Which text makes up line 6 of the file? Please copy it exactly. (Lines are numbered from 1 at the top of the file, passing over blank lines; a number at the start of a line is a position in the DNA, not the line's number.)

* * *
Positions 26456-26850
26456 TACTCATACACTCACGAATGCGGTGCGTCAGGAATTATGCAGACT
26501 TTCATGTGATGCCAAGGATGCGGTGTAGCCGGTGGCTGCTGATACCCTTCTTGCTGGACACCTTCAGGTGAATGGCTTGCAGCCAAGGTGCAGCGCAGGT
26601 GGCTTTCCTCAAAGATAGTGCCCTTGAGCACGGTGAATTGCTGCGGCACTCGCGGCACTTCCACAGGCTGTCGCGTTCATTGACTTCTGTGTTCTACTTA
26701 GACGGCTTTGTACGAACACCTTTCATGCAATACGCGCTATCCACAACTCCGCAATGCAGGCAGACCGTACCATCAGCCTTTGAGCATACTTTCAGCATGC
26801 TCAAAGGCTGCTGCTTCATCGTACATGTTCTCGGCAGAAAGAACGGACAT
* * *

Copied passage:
26801 TCAAAGGCTGCTGCTTCATCGTACATGTTCTCGGCAGAAAGAACGGACAT